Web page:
USDA Rural Development has approved loan and grant funding for DeKalb Utility District's proposed water treatment plant.
During a DUD board meeting Thursday, Chairman Roger Turney announced that Congressman Diane Black has confirmed that the water utility will receive a $5,000,000 loan and a grant of $1,250,000. The terms of the loan are forty years at 2.75% interest. The remaining $4,250,000 needed to build the $10.5 million facility will be funded through a bond issue.
Buddy Koonce, Jr. of Goodwyn, Mills, Cawood, the DUD's utility engineer said that plans are being drawn up and will be sent to the Tennessee Department of Environment and Conservation. Once funding is all in place and the state approves the plans, bids can be let on the project. That could come as early as this summer.
But as the DUD board moves forward with its plans, officials of the City of Smithville and others want more answers as to why another plant is needed for the county.
Hunter Hendrixson, Secretary-Treasurer for the City of Smithville, addressed the DUD board Thursday asking why they felt a water plant was needed when the city can sell them all the water they need at cost. "From the city's standpoint, our plant is a four million gallon a day plant, and with DUD as a customer we're at fifty percent capacity and have been for many years," said Hendrixson. "Our contract with you (DUD) doesn't expire until December 31, 2013. The city would have been open to renegotiating the contract. I just wish the DUD and the city could have had a little better communications.I think the city sells water to you very cheap. I'd say its basically a break even. We're not making a fortune off of it. I'd just like to ask the question, why build a plant?"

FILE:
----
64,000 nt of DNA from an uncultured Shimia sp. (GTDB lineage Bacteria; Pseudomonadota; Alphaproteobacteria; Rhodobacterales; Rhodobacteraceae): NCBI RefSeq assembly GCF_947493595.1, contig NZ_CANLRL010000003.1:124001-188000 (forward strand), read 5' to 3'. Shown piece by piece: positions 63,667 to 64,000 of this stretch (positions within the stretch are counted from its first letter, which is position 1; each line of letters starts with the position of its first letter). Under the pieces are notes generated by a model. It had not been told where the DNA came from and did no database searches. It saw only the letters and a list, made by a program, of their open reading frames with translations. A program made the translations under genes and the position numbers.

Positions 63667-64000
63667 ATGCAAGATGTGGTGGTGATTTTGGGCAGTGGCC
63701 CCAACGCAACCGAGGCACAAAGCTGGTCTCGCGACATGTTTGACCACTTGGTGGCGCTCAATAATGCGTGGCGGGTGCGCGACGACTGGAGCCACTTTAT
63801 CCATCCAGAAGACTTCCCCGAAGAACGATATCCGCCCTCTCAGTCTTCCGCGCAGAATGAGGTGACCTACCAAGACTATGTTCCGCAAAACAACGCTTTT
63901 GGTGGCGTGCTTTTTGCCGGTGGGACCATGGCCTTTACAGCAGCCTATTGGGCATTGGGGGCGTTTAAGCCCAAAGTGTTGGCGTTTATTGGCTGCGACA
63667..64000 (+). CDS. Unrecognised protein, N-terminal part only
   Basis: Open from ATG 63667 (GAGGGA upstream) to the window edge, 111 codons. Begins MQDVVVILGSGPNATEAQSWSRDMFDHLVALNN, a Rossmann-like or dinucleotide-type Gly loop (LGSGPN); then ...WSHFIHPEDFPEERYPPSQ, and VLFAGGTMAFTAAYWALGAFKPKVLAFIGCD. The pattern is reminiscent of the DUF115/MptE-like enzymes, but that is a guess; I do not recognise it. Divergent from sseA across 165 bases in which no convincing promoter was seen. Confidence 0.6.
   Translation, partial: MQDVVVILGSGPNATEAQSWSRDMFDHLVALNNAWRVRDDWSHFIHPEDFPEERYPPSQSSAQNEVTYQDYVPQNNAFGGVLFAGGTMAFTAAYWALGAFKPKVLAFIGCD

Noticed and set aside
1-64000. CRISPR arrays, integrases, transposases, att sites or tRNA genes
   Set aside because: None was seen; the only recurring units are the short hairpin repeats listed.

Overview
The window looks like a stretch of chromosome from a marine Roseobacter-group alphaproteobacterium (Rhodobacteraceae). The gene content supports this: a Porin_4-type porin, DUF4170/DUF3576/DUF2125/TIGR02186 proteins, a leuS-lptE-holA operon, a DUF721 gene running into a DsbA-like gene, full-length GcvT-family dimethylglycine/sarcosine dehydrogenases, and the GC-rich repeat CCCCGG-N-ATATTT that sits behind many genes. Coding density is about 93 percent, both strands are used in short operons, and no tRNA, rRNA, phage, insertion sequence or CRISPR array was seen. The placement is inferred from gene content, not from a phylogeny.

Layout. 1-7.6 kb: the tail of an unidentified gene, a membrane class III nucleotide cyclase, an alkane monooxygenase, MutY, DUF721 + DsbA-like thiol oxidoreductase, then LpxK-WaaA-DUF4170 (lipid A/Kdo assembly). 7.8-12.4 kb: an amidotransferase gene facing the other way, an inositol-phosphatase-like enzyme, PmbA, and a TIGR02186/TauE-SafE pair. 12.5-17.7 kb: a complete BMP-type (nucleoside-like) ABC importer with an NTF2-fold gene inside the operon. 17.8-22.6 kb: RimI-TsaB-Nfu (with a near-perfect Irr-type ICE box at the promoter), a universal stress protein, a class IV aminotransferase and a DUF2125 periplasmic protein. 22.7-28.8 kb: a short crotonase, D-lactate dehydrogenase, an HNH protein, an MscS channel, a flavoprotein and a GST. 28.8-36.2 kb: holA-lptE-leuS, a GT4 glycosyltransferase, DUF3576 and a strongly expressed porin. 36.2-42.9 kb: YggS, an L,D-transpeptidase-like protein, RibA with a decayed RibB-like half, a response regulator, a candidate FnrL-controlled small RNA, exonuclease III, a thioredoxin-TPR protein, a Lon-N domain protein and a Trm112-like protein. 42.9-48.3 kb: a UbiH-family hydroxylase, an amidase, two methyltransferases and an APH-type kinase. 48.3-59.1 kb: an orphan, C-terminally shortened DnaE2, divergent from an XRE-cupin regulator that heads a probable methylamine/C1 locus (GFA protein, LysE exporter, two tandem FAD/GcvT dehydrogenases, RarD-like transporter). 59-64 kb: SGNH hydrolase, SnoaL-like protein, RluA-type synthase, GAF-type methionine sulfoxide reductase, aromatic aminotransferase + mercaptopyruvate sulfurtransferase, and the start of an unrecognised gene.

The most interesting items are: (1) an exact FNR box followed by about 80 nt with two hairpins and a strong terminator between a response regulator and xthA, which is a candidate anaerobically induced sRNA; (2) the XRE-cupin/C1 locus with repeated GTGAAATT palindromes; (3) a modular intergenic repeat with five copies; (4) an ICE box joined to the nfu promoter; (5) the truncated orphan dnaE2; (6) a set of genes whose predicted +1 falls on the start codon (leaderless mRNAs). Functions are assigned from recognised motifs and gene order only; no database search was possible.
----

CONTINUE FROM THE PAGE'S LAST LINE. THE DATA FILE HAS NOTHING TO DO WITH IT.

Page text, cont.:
Turney said the county would be better served by having another water plant. "One of the reasons is to be able to control our own destiny. To determine where we can go and where we can't go," said Turney. "Over the last several years, several things have happened worldwide that has made it imperative that whenever possible, it makes good sense for areas to have backup water supply systems. If you say, well nothing has happened in years, look what happened in Nashville just a few years ago. They were flooded by a one hundred year flood. They came so close. If there had not been interconnections between other utility districts around them, Tennessee would have had a disaster unmanageable. We think its beneficial for the whole county, Smithville, our customers, and everyone to have a second treatment plant in a day and world we live in today because who knows what could happen. Something might happen to both of us. Its entirely possible," he said.